Saxony has a vibrant economy. In 2014, 61.9 per cent of Saxony’s industry revenue was generated by the five industrial sectors with the highest turnover. These include mechanical and plant engineering, the production of motorised vehicles and vehicle parts, foodstuffs and animal feed, metal products as well as data processing devices and electronic and optical products.
As their entrepreneurs are innovative and their specialists highly qualified, many products from Saxony-based companies enjoy high reputation around the world.
Funding of promising entrepreneurial projects must not necessarily fail if standard banking collateral is not sufficient. In such cases, Saxony supports the company as part of the Landesbürgschaftsprogramm (state guarantee programmes). Saxony, often in cooperation with the federal government, allows companies to receive guarantees from the Bürgschaftsbank Sachsen GmbH (BBS) by assuming counter-guarantees. These are then available as securities for bank loans and silent partnerships of the Mittelständische Beteiligungsgesellschaft mbH (MBG). Larger projects can be supported through a guarantee from the Sächsische Aufbaubank (the development bank of Saxony) or through parallel federal and state guarantees.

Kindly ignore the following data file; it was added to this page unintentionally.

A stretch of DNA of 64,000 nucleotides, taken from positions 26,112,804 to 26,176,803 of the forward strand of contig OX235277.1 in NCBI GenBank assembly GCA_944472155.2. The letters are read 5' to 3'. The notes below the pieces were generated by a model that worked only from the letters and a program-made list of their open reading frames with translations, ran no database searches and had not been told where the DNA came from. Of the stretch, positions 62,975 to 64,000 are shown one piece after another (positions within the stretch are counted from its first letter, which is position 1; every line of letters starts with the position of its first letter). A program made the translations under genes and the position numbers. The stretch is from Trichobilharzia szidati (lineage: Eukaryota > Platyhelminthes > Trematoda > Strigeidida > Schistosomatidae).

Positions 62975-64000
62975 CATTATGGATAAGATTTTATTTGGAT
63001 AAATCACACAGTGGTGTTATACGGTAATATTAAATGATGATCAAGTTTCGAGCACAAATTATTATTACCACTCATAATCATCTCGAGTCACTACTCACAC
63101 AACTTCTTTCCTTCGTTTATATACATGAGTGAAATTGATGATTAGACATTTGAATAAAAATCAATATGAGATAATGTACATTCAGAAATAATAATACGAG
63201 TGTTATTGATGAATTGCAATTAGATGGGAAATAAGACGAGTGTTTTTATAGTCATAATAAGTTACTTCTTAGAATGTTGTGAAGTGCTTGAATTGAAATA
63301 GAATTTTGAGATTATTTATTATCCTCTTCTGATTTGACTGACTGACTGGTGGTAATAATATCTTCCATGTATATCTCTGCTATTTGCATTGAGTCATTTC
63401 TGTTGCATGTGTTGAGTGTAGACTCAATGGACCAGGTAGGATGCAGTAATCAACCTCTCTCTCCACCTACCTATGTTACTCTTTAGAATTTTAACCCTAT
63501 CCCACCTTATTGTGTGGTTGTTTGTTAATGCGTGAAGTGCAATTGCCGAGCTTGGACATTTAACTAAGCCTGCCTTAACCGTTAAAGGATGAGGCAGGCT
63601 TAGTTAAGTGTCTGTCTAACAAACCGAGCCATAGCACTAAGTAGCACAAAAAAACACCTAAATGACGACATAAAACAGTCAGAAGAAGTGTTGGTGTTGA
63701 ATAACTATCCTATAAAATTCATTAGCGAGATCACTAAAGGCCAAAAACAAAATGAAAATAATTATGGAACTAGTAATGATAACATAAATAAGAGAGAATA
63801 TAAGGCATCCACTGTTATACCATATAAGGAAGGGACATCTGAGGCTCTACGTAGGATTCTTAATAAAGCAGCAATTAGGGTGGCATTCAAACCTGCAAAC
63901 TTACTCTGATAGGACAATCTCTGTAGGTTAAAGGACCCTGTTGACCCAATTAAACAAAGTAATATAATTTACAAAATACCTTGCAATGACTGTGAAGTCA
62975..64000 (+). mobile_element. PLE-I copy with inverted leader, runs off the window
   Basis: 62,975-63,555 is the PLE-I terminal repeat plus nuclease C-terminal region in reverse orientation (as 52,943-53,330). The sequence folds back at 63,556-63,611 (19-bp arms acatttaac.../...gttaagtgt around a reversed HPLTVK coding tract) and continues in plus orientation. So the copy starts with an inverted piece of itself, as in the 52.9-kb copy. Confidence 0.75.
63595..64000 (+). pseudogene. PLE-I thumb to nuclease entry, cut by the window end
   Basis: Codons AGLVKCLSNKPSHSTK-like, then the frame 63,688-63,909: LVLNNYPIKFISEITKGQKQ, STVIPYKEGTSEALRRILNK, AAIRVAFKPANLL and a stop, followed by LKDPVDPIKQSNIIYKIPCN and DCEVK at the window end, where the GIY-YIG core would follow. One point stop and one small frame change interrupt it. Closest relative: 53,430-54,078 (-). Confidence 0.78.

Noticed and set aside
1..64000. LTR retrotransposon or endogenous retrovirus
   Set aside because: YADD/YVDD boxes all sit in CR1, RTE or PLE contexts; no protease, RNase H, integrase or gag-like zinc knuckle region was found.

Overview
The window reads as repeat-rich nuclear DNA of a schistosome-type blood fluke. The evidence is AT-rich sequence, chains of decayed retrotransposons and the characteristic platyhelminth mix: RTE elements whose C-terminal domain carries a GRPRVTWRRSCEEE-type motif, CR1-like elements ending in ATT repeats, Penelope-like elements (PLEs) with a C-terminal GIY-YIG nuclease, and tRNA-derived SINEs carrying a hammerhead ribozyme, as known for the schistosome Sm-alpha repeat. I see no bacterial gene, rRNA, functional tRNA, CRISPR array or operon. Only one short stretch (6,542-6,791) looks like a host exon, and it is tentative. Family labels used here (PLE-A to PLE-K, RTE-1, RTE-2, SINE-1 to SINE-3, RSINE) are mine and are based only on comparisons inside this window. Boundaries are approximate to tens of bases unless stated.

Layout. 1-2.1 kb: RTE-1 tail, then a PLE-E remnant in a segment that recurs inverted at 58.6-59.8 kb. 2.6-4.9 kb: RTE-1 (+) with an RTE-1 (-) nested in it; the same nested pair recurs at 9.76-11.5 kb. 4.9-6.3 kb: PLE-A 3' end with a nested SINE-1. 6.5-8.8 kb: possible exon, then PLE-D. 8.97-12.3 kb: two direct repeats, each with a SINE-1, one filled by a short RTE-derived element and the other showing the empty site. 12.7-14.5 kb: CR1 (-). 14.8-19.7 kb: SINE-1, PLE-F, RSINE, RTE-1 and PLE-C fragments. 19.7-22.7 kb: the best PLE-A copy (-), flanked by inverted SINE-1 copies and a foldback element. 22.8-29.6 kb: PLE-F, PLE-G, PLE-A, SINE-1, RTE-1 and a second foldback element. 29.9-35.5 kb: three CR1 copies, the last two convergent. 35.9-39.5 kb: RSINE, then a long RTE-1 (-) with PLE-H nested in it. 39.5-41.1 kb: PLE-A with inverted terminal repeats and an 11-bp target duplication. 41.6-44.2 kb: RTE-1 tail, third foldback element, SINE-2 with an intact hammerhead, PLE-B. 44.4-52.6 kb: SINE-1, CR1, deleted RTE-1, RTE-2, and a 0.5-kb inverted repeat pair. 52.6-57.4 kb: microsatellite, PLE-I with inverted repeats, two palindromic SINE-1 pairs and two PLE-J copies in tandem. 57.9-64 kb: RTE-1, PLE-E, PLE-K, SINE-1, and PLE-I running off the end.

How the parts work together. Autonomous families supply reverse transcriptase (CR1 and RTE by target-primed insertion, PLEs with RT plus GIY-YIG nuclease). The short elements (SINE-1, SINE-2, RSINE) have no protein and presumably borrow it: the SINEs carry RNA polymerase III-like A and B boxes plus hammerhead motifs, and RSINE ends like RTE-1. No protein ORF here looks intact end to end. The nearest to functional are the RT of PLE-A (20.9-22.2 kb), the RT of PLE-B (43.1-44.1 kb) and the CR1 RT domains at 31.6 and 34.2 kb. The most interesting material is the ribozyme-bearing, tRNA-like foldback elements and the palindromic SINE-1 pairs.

State guarantees constitute a very flexible instrument in promoting economic development. Among other things, they are used for newly founded businesses and company successions, when growth and innovation are to be generated or when a company’s need for resources increases in line with the expansion of its turnover.